I Cooked My Wife’s Placenta. Here’s How It Tasted.
My wife’s placenta.
It was the size of a whoopee cushion, sprawling with thick blood vessels, dripping in amniotic fluid, and trailing a slimy umbilical cord.
I was clueless and more than a little repulsed by the thought of cooking my wife’s afterbirth. But since I knew of no butcher who handled human placenta, I had to take to it myself with my sharpest chef’s knife.
How did I get here, standing in my bathtub, cutting up my wife’s bloody placenta?
I should back up a bit. So, I’m a food writer. I especially enjoy discovering new foods from different cultures and immersing myself into that eating experience in order to understand the cuisine, kind of like learning a language. Just dive in.
Sometimes the food I come across is dismissed as weird, especially when it involves bugs, brains, or blood (all of which I’ve tried). If it’s considered food, I’ve tried it. Well, almost. Up until the birth of my daughter in 2006, I had never eaten human placenta.
After giving birth, some women opt to consume their own placenta for postpartum recovery purposes. Many women do this via pills encapsulated with their own dried and pulverized afterbirth. The purported benefits for mothers who consume their placenta include the increase of important hormones like oxytocin, decrease in severity of postpartum depression, replenishing iron to help with energy recovery, and increased lactation.
Although practiced in other cultures, Western medicine and science for decades did not take placentophagy, the act of eating placenta, seriously. The first U.S. research on human postpartum consumption of placenta is taking place at University of Nevada, Las Vegas, headed by professor Daniel Benyshek, but the study of placentophagy is still really new.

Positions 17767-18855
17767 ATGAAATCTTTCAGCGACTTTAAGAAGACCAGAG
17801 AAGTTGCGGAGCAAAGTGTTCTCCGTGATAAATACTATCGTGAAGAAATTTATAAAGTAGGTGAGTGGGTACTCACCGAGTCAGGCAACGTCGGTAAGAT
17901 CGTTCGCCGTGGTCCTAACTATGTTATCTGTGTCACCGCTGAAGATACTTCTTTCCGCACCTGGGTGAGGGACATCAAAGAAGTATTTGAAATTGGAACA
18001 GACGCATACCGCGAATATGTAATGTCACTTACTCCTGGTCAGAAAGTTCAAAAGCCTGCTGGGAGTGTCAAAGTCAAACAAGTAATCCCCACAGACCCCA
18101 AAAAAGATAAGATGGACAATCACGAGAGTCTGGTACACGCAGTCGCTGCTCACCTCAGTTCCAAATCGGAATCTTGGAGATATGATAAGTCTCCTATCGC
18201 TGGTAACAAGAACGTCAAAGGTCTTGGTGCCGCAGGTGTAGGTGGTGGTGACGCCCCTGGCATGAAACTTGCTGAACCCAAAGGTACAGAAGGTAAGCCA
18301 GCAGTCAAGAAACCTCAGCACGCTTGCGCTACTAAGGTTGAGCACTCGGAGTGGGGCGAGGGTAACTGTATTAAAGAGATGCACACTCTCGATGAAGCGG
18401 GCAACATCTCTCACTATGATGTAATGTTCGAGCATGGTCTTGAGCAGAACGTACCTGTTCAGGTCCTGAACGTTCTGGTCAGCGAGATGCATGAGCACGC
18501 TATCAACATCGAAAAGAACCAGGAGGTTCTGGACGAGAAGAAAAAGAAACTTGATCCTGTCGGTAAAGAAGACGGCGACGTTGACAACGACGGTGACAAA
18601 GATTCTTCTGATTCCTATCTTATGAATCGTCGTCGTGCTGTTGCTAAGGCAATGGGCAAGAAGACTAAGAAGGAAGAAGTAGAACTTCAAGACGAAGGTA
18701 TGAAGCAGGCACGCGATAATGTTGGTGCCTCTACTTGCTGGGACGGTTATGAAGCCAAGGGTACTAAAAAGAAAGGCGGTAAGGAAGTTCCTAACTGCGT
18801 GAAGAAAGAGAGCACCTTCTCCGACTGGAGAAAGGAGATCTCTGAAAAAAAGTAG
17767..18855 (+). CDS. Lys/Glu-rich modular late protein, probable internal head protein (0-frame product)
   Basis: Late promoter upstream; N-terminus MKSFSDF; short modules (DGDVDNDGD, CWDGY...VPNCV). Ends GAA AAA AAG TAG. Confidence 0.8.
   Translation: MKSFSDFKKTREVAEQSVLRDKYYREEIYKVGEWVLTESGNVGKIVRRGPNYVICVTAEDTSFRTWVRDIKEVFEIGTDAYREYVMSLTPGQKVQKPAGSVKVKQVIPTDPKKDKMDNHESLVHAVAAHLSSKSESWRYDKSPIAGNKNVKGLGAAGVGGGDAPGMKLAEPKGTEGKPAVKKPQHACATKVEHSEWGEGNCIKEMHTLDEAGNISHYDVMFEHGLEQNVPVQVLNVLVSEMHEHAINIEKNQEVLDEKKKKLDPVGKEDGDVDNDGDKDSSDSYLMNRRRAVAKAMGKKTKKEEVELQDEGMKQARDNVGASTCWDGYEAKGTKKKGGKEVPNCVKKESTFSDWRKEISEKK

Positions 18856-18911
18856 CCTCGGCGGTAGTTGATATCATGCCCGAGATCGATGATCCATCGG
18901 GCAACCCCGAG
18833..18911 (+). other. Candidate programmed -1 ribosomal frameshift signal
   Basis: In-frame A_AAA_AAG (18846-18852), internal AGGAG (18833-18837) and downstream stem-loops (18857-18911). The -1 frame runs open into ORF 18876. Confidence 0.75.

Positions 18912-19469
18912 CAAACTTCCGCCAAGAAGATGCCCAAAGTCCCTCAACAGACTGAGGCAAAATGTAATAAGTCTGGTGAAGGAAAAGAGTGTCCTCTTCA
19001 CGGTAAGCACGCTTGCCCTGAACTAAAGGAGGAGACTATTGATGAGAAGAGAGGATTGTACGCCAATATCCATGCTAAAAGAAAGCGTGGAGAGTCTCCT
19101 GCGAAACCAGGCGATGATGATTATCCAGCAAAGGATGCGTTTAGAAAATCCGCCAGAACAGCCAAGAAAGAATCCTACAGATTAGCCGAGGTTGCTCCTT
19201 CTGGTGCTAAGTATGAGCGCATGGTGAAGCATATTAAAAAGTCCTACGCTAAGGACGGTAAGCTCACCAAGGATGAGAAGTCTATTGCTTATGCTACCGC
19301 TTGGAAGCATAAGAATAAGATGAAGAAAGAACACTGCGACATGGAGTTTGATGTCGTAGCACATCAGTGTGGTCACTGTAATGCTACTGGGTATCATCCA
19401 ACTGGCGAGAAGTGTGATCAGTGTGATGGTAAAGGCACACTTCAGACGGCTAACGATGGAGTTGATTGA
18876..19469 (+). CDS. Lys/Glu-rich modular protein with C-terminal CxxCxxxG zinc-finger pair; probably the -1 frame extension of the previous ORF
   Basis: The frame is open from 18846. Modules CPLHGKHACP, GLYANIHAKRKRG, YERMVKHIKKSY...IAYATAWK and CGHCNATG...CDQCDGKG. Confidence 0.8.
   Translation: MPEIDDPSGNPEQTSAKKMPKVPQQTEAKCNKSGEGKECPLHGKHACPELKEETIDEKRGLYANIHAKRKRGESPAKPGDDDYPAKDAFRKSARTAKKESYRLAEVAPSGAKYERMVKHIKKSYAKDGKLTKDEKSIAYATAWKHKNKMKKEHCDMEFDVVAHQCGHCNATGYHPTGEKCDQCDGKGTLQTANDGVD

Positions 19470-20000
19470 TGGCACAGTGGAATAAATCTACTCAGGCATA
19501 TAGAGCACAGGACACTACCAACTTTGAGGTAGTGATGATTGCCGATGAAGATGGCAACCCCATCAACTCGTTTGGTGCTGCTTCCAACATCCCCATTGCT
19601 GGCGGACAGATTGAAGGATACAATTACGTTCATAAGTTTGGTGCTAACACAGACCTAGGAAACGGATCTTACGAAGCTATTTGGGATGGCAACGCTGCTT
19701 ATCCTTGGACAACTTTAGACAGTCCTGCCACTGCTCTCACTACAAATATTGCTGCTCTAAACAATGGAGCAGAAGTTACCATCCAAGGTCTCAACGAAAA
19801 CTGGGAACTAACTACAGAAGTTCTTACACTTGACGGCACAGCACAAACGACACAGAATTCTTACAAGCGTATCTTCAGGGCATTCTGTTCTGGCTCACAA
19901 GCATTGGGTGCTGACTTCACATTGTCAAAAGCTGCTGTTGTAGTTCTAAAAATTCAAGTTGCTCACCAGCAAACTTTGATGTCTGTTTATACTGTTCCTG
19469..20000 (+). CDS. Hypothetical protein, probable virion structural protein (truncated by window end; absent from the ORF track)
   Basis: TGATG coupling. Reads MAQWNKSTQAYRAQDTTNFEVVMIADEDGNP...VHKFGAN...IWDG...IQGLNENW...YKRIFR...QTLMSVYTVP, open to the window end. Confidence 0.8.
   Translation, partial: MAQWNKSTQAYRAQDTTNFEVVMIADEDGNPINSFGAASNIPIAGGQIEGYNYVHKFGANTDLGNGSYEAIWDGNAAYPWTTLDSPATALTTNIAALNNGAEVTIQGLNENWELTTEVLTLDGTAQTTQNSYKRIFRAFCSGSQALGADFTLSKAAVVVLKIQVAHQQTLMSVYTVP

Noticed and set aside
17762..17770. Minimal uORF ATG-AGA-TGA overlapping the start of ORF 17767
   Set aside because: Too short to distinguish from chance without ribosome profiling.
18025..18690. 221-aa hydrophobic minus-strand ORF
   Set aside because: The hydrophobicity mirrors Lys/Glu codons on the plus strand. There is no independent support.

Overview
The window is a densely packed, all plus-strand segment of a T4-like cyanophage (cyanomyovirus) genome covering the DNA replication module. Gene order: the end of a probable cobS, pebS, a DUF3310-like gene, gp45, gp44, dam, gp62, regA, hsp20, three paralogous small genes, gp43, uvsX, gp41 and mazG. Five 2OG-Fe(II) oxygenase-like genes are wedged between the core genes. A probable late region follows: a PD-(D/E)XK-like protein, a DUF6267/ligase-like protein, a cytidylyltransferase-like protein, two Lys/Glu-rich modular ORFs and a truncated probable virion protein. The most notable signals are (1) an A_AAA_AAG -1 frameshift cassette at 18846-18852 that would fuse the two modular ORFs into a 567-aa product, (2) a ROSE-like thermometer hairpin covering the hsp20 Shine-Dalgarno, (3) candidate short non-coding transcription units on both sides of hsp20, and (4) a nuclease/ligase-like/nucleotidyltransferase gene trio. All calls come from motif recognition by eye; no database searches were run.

Some believe that the benefits of consuming placenta include faster postpartum recovery from particularly strenuous labor. When my wife Diane asked me to prepare her placenta to eat because she was experiencing a difficult pregnancy, I got excited. Maybe I could finally try it. I had heard about the practice since I was in college and was always been fascinated by the idea. But I also needed to be sure it was something she really wanted. As much as I was intrigued about placentophagy, I didn’t want it to just be a stunt for me. Whichever way the placenta was to be prepared, helping her feel better after childbirth was the point.
My wife preferred a more natural method of ingesting placenta over pills, and there are considerably more epicurean methods, including topping bits of it on pizza or working it into bolognese sauce — both recipes I’d read online back in 2006. Lots of women like to toss a frozen chunk of placenta into a fruit smoothie. Some chefs I talked to suggested that I make placenta polenta. Another fine dining chef said to create a charcuterie item. One chef didn’t know what a placenta was exactly and advised grilling it. (Probably not the best way to handle the delicate organ.)
My mom had her own thoughts on what to do with this incredible organ that helps feed, filter, and flush whatever the baby needs. She also had dabbled in preparing foods as traditional Chinese medicine in the past.
Whatever we decided, we knew we didn’t want to dilute the placenta with other ingredients or overcook it so as not to neutralize any purported beneficial components of the placenta. In the end, everyone agreed on a simple broth tonic in order to maximize the healing attributes.